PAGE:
The New England Journal of Medicine published an article entitled, “Effect of Rosiglitazone on the Risk of Myocardial Infarction and Death from Cardiovascular Causes.” The conclusions of this analysis of previous studies of rosiglitazone (brand name, Avandia) suggest that this oral agent used to treat type 2 diabetes may be associated with increased risk of heart attack by 43 percent and and death from cardiovascular causes by 64 percent.

In an editorial review of the Avandia meta-analysis, also published in the New England Journal of Medicine, Drs. Psaty and Furberg indicated that the approval process for Avandia may have been insufficiently rigorous because rosiglitazone has so many effects on genes, many of which are unknown. Moreover, its approval was based upon studies that may have been too short to be really useful in identifying long-term adverse heart effects.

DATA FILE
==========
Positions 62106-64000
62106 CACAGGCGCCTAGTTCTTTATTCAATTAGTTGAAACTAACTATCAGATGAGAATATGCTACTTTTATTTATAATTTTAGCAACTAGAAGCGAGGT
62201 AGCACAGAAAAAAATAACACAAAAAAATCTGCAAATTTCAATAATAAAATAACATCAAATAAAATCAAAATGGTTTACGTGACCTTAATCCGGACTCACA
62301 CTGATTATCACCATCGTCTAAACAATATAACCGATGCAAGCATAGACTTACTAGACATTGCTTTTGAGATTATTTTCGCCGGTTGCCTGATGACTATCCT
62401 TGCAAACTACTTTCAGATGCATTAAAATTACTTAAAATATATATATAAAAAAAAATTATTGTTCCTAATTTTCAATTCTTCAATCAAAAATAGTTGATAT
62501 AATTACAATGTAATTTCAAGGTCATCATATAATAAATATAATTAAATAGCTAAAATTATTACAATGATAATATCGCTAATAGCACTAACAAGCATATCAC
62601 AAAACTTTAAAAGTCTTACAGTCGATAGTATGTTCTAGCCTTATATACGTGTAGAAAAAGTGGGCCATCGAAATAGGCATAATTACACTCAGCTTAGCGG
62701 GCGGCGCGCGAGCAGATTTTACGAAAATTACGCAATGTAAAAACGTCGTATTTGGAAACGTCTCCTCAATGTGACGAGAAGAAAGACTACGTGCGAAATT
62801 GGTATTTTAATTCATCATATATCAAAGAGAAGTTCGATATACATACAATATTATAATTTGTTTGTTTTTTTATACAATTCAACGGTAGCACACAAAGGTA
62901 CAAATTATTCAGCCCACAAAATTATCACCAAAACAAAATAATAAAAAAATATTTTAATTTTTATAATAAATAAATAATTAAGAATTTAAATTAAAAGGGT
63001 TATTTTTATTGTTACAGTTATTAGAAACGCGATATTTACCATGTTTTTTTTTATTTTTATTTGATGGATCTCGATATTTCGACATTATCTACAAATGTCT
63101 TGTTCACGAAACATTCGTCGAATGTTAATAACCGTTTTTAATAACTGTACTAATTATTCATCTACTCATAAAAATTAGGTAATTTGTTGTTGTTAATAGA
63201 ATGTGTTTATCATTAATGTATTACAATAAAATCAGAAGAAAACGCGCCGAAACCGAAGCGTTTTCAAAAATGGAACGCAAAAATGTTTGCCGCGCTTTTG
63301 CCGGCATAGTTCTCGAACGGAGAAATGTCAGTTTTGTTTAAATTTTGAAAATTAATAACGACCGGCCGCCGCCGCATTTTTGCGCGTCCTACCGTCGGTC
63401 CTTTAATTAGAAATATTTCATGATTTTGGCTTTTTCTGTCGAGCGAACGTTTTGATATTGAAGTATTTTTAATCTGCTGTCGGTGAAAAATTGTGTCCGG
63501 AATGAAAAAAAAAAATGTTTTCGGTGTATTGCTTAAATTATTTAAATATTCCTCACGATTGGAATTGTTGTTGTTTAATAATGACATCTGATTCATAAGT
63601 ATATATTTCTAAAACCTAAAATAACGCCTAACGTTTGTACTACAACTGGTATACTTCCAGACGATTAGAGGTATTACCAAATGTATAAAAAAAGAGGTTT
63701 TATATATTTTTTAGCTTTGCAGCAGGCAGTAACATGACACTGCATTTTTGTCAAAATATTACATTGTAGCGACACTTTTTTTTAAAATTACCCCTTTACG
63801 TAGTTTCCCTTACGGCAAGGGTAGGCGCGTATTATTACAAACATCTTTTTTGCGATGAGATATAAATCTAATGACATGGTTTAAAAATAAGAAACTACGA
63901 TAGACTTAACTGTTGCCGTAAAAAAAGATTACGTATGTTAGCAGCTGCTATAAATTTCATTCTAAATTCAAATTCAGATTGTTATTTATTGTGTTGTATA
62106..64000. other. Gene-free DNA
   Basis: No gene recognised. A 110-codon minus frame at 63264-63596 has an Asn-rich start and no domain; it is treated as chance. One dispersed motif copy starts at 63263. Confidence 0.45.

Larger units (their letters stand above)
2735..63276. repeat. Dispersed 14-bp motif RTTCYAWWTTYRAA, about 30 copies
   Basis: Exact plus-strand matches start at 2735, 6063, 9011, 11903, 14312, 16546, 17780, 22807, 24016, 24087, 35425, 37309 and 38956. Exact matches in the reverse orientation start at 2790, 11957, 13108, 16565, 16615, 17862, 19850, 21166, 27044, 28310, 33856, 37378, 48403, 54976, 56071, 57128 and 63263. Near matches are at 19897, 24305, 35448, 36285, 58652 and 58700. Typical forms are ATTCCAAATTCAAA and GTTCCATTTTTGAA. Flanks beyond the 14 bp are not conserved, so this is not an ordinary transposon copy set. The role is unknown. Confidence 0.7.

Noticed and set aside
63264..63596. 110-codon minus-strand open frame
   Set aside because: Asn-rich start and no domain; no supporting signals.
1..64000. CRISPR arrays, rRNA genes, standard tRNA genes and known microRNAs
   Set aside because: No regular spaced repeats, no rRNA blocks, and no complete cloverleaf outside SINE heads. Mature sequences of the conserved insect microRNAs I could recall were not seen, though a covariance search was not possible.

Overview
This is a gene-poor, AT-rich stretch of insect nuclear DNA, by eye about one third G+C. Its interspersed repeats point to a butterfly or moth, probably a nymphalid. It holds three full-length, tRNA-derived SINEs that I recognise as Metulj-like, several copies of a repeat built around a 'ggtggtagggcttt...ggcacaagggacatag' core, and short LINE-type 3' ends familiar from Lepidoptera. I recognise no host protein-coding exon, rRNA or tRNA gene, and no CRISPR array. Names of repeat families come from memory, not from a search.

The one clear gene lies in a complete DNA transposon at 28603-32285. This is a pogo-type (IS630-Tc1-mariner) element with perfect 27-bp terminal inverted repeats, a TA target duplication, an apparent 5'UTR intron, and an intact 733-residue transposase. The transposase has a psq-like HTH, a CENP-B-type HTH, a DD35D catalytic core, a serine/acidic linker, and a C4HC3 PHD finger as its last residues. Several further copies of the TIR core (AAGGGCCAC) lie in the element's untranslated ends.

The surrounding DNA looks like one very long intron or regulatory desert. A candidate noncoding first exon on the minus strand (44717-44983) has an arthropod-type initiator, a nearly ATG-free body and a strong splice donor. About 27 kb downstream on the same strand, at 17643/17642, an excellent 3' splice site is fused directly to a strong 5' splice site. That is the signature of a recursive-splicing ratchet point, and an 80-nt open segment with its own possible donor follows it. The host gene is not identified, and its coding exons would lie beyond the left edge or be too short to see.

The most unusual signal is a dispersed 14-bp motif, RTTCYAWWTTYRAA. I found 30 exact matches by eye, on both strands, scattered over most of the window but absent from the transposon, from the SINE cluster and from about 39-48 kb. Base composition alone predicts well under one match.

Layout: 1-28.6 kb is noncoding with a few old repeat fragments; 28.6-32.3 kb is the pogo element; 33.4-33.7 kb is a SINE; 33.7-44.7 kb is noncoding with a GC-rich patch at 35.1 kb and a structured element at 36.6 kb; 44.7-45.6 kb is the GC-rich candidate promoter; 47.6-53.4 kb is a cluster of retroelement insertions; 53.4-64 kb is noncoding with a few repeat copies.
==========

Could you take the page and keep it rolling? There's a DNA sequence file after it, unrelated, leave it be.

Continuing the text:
Previously, meta-analysis was instrumental in preventing Pargluva (muraglitazar), a drug similar to Avandia, from being approved, again because of heart problems. In 2000, another glitazone, Rezulin (troglitazone), was removed from the market due to liver toxicity. Earlier this year, the Cochrane Library published a meta-analysis of Actos (pioglitazone), a thiazolidinedione similar to Avandia, which implicated it in edema and heart failure.

In the meantime, patients using any of the insulin sensitizers should talk to their health care provider to determine the most appropriate course of action. Patients should not stop taking any prescribed medications without first discussing the issue with their health care provider.